NDSU students recently excelled during the2018 University Physics Competition. One team earned a silver medal and two others received bronze medals in the contest held Nov. 9-11.
During the event, students were asked to solve one of two problems.
Problem A, “Sending a Light Sail-Propelled Nanocraft to Alpha Centauri,” proposed an ultralight spacecraft, with a mass of only a few grams, could be accelerated up to approximately 20 percent of the speed of light by pressure on a light sail from a ground-based array of lasers. Students were asked to analyze the spacecraft’s dynamics during acceleration and find the margin of error in its fabrication and the uniformity of the laser beam.
Problem B, “Compost Pile Sizes,” asked students to determine what pile size would result in the most efficient composting if the material was kitchen vegetable waste and the ambient temperature ranges between 5 and 20 degrees Centigrade during a 24-hour period.
The students had 48 hours to solve their selected problem in this international contest for undergraduate student teams, who work at their home colleges and universities all over the world.
An NDSU student team, comprised of Reed Petersen, Sean Gunderson and Jacob Abrams, solved Problem A and was ranked on the silver medal level among the 185 teams that participated. Peterson is a senior and also in the accelerated master’s degree program. Gunderson is a senior and Abrams graduated in December.
Another NDSU group, seniors Matthew Kurtti and Brandon Molina, also solved Problem A and ranked at the bronze medal level.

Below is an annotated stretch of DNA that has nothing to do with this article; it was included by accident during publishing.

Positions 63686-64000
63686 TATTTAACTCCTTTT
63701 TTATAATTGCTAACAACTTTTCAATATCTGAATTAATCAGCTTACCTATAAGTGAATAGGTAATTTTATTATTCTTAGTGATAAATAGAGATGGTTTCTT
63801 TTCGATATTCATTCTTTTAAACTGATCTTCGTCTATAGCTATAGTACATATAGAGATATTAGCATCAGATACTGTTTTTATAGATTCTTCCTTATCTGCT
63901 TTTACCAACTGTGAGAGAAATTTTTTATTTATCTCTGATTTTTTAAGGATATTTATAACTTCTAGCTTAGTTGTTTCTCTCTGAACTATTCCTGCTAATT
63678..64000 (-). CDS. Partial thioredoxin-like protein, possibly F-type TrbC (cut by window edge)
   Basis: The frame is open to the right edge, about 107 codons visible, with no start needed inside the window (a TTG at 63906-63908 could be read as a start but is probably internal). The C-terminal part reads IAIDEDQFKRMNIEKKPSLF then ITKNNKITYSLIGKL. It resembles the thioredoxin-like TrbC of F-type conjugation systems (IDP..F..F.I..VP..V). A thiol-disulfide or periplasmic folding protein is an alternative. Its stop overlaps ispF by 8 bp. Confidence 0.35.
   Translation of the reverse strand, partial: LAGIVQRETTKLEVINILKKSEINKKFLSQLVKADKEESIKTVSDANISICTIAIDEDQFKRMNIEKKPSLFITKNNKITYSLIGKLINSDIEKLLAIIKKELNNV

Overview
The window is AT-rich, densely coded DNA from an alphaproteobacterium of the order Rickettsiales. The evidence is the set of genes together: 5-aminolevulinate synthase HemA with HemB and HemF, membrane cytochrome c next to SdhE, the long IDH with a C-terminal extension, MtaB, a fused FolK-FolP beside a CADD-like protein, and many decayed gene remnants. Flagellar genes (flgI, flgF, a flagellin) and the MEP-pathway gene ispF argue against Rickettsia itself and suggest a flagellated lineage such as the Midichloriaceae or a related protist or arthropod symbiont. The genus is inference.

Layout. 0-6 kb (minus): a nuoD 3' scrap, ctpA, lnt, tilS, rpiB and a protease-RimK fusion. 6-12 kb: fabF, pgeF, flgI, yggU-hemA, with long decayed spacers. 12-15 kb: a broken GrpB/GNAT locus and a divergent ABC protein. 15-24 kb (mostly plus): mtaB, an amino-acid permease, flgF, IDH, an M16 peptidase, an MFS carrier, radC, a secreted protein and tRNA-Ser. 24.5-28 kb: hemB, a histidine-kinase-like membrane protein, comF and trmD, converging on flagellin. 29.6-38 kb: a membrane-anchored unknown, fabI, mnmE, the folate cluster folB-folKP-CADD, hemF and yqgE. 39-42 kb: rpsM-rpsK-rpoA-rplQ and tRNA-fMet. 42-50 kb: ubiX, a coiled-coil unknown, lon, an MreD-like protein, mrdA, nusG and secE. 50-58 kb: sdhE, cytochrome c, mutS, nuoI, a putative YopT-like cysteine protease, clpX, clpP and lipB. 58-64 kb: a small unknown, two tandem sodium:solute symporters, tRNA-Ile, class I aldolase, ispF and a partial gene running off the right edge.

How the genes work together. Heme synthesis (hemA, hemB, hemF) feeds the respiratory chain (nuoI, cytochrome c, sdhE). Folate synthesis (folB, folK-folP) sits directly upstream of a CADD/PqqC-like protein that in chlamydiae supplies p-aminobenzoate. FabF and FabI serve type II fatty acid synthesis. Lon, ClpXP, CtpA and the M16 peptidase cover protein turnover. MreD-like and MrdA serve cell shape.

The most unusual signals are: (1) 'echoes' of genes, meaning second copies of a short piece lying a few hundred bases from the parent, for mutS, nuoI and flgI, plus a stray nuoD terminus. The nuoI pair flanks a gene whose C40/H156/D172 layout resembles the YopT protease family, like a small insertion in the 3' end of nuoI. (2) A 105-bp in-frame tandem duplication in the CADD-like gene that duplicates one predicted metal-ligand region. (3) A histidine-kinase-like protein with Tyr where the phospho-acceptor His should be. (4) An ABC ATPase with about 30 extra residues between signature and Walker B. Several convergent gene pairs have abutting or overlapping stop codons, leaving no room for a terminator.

The team of sophomores Matthew Schoenecker and Noah Seekins solved Problem B and ranked in the bronze medal level among the 96 teams that participated.
The top 2 percent of entries were recognized at the Gold Medal level. Silver Medals were awarded to the next best 18 percent, and Bronze Medal rankings went to entries in the following top 27 percent of submissions. NDSU's silver medal team was listed at position 10 among the 185 participating teams.
"It is amazing to see our physics students do so well in this competition,” said Sylvio May, professor and chair of physics. “I believe success on an international scale requires a high level of creativity and intellectual vitality. It is part of our departmental culture to include the majority of our undergraduate students into research projects with faculty. Quite a few of them co-author a publication before they graduate. Research is a high-impact activity that makes all the difference."
Gunderson described the contest as an opportunity to use students’ skills to solve real world challenges. “The whole goal is to find a creative solution to the competition’s questions, which are based off modern thought experiments, problems or proposals,” he said. “The solution won’t just involve a single area of physics like a college course would, so you have to pull knowledge from several areas and apply them properly. Each team member has a preferred topic they excel or specialize in, so it simulates a situation found in a professional setting.
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